We model each feeding cycle of the mosquito as shown in Figure 2 where an adult female mosquito can be in one of five states (E). Four of these states (B–E) depend on the type of host on which the mosquito feeds. We label these states with a subscript i in 1 ≤ i ≤ n, where i denotes the type of host and n is the total number of different types of hosts. We first describe these states and the processes by which the mosquitoes enter and exit the states.
The probability that a mosquito finds a host on a given day and then survives the feeding cycle, Pdf, is the product of the probabilities of surviving each stage of the feeding cycle, summed over all the different types of host that the mosquito can feed on. In our current model, this probability, Pdf, is the same for newly emerged mosquitoes and those that have completed one or more feeding cycles.
We let τ be the time it takes a mosquito to return to host-seeking, A, after it has encountered a host, Bi (provided that the mosquito is still alive). This is the partial duration of the feeding cycle: it is the time that it takes a mosquito to complete a feeding cycle, excluding the time it needs to find a host from when it starts host-seeking.
Humans infected with malaria are infective to mosquitoes if they have gametocytes in their blood. If a mosquito feeds on any human of host type i, there is a probability, Kvi, that the mosquito will ingest both male and female gametocytes and that they will fuse in the mosquito's stomach to form a zygote, which develops into an oocyst after some temperature-dependent time, θo (usually 3–5 days). Based on the assumption that all mosquitoes that develop oocysts will subsequently develop sporozoites to become infective, the proportion of wild-caught mosquitoes that either already have oocysts or will develop oocysts after surviving for θo days (the delayed oocyst rate) is approximately equal to the proportion of mosquitoes that were infected when caught.9 After some more days, the oocysts release sporozoites that travel to the mosquito's salivary glands, and the mosquito becomes infective to humans. The temperature-dependent time that it takes an infected mosquito to become infective (be sporozoite-positive) is the extrinsic incubation period, θs (usually 10–12 days in tropical areas). We label the probability that a host-seeking, uninfected mosquito finds a host, feeds, gets infected, and survives a feeding cycle by Pdif. In our current model, this probability, Pdif, is the same for newly emerged mosquitoes and those that have completed one or more feeding cycles.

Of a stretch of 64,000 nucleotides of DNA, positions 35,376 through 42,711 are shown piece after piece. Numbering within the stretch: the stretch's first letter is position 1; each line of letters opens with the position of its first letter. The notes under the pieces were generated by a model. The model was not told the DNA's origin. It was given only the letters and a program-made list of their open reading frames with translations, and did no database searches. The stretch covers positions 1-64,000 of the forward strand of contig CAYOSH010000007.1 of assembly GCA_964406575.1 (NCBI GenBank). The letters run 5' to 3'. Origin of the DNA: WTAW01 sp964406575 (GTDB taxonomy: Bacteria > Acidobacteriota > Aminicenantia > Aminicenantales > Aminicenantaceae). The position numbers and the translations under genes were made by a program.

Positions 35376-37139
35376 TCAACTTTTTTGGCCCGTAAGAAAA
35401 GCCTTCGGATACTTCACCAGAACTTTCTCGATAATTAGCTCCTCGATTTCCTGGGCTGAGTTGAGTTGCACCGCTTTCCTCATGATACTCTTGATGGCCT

For this model, we define several field-measurable quantities and derived parameters.1 These provide measures of malaria transmission that can be used to calibrate the model and determine the effectiveness of vector-control interventions. Expressions for these quantities are shown in the Appendix.
This is the proportion of mosquitoes that have blood-fed at least one time. In this model with constant parameters (absence of seasonality), it is equal to the probability of a mosquito completing a feeding cycle, thus providing a measure of the effects of an intervention on the mosquito's mortality. We note that the parous rate is not actually a rate with units of time−1 but a proportion.